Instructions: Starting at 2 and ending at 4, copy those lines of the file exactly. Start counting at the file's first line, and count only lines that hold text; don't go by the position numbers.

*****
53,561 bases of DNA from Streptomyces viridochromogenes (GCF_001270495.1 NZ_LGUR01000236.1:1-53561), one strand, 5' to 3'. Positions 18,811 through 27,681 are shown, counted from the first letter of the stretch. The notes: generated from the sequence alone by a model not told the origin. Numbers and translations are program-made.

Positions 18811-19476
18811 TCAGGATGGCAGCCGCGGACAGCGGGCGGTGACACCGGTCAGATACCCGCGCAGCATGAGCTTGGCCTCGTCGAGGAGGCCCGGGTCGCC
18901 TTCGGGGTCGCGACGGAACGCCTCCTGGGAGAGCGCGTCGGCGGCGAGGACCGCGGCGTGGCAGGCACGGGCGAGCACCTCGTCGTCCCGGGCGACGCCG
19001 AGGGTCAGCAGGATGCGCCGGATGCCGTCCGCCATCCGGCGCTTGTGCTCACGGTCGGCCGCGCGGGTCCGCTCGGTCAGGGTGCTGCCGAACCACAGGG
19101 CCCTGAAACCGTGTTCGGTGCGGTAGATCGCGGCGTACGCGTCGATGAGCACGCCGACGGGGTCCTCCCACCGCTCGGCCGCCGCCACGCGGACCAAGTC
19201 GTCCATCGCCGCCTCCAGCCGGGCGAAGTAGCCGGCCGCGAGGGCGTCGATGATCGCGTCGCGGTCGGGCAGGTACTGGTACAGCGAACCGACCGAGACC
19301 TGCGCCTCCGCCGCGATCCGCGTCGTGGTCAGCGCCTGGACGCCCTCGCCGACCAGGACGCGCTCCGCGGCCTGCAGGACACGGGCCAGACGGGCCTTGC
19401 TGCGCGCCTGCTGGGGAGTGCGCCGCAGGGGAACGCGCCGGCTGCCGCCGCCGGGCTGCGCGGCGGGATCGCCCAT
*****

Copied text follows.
Positions 18811-19476
18811 TCAGGATGGCAGCCGCGGACAGCGGGCGGTGACACCGGTCAGATACCCGCGCAGCATGAGCTTGGCCTCGTCGAGGAGGCCCGGGTCGCC
18901 TTCGGGGTCGCGACGGAACGCCTCCTGGGAGAGCGCGTCGGCGGCGAGGACCGCGGCGTGGCAGGCACGGGCGAGCACCTCGTCGTCCCGGGCGACGCCG